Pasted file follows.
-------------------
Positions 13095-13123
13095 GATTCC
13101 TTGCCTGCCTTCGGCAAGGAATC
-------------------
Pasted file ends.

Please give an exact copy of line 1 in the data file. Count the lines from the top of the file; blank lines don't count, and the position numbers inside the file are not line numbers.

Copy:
Positions 13095-13123